5 Examples of Bad Nonverbal Communication to Avoid

This article is an excerpt from the Shortform book guide to "The Like Switch" by Jack Schafer and Marvin Karlins. Shortform has the world's best summaries and analyses of books you should be reading.

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What are examples of bad nonverbal communication? What is the effect of negative body language?

It’s easy to tell how a person is feeling through their body language. When you roll your eyes or avoid eye contact with people, they might take it as an insult.

Below we’ll look at examples of bad nonverbal communication that Jack Schafer and Marvin Karlins highlight in their book The Like Switch.

Negative Body Language

The authors advise that we often display these bad nonverbal communication cues without knowing it, even when we want to make friends. Learning what they are can therefore help you recognize if you’re unconsciously pushing people away, as well as helping you spot when others aren’t interested in being friends with you.

1. Staring Excessively and Looking Someone Up and Down

Both of these actions are perceived as aggressive and invasive, signaling to the other person that you pose a threat.

(Shortform note: If you often find yourself a victim of unwanted stares, there are a few actions you can take to stop the other person in their tracks. First, make eye contact and stare back until they notice. Often, if someone is looking at you out of curiosity, they’ll smile and look away, embarrassed that they were caught. If they continue staring, raise your eyebrow and frown to let them know you don’t appreciate it. Finally, if necessary, let them know verbally that they’re making you uncomfortable, or remove yourself from the situation.)

2. Rolling Your Eyes

This signals contempt and disapproval toward a person’s words or actions. If you’re talking to someone and they roll their eyes, they disagree with what you have to say.

(Shortform note: Schafer and Karlins bring up eye-rolling in the context of interactions between adults. However, the most infamous type of eye roll is the teenage eye roll. Why do so many teens turn to this unproductive mode of communication? Like their adult counterparts, teenagers roll their eyes to signal disagreement and frustration toward their target. Eye-rolling is a way for them to dismiss the possibility of further discussion. Teenagers use this nonverbal cue so frequently because they’re going through a tumultuous period of developmental change. These changes leave them hypersensitive to criticism and anger, leading them to shut down in moments of conflict.)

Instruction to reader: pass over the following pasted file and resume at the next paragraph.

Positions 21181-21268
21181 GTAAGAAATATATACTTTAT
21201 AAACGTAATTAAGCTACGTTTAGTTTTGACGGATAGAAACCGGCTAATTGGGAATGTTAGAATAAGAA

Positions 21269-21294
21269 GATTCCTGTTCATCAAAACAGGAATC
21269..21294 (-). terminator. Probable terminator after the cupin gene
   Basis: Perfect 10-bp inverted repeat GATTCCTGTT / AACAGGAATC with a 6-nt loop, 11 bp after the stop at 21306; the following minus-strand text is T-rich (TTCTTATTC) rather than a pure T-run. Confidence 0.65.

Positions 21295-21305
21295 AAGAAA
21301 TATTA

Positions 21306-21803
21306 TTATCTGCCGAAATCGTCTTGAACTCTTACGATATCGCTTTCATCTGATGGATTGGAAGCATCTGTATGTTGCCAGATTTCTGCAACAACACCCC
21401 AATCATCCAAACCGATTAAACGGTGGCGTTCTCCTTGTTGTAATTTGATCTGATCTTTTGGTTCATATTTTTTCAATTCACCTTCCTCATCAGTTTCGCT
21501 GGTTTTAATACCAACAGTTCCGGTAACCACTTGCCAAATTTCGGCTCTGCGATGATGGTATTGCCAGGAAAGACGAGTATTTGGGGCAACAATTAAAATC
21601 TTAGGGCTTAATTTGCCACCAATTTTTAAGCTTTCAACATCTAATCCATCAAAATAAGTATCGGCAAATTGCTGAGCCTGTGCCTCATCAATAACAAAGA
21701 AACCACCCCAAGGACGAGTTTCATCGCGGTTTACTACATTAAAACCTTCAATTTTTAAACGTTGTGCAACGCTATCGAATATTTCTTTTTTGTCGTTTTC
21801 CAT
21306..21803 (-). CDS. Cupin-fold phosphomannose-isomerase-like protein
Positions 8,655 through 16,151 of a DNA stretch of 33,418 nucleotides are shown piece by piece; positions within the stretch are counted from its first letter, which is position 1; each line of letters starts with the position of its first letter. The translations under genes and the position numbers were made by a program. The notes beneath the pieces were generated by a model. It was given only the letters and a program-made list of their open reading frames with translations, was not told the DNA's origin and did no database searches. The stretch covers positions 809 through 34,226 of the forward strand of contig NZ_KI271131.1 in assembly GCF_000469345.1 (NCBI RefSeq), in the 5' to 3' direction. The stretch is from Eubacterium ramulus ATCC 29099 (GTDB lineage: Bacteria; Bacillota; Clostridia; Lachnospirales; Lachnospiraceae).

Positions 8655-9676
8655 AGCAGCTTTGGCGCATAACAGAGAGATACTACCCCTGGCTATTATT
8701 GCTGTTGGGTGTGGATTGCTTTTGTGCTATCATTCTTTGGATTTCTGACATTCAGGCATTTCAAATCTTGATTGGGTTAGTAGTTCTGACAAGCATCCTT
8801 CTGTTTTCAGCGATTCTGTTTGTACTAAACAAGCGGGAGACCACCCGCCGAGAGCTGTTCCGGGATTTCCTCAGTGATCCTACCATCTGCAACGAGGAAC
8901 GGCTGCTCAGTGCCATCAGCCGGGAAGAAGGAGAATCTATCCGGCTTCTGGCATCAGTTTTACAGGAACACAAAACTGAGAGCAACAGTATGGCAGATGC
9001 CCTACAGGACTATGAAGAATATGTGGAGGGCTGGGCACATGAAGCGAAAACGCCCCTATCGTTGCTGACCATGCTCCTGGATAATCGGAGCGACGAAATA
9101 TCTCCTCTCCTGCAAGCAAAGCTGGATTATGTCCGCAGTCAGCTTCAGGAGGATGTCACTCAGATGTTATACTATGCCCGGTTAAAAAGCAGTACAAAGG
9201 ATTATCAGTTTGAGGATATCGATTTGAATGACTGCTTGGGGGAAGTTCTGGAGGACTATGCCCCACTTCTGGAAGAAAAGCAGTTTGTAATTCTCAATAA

3. Tension in Your Face

If you display a tight jaw, a furrowed brow, and narrowed eyes, you’re communicating threatening messages. Often, we’re just tense about the stressors of our daily lives, but potential friends can easily misinterpret that as unfriendliness.

(Shortform note: No matter how hard you try to appear friendly, sometimes the stress of life will catch up with you and cause muscle tension, including in your facial muscles. When this happens, appearing unfriendly should be the least of your worries—tension in the face can also cause frequent headaches and discomfort. There are many techniques you can use when you need to relax those muscles and let go of the day’s worries. For example, try stretching your mouth into a wide smile, counting to five, then relaxing your facial muscles. Repeat this 10 times for the best results.)

4. Crossing Your Arms

This is a protective gesture that places a barrier between you and the other person. It signals anxiety and discomfort.

(Shortform note: Before you assume the negative meaning of someone’s crossed arms, consider the context of the situation: The gesture can also have meanings that are much more benign. People might cross their arms because they need a comfortable resting place for them, or because it’s cold outside and the arms bring extra warmth to the body’s core. Many people also cross their arms when they’re concentrating hard or critiquing something.)

5. Invading Personal Space

We all desire a certain amount of empty space around us, and we want other people to respect this space. If people invade our boundaries, we perceive them as a threat. For example, imagine you’re standing on a nearly empty train platform, and another passenger approaches. Instead of standing a respectful distance away, they choose to stand right next to you, even though there’s plenty of space to spread out. This will most likely make you feel irritated and uncomfortable because your personal space has been violated.

5 Examples of Bad Nonverbal Communication to Avoid

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  • How to cultivate the qualities you need to attract and connect with new friends
  • How to have meaningful, smooth conversations with friends
  • How you can productively manage conflict in relationships

Katie Doll

Somehow, Katie was able to pull off her childhood dream of creating a career around books after graduating with a degree in English and a concentration in Creative Writing. Her preferred genre of books has changed drastically over the years, from fantasy/dystopian young-adult to moving novels and non-fiction books on the human experience. Katie especially enjoys reading and writing about all things television, good and bad.

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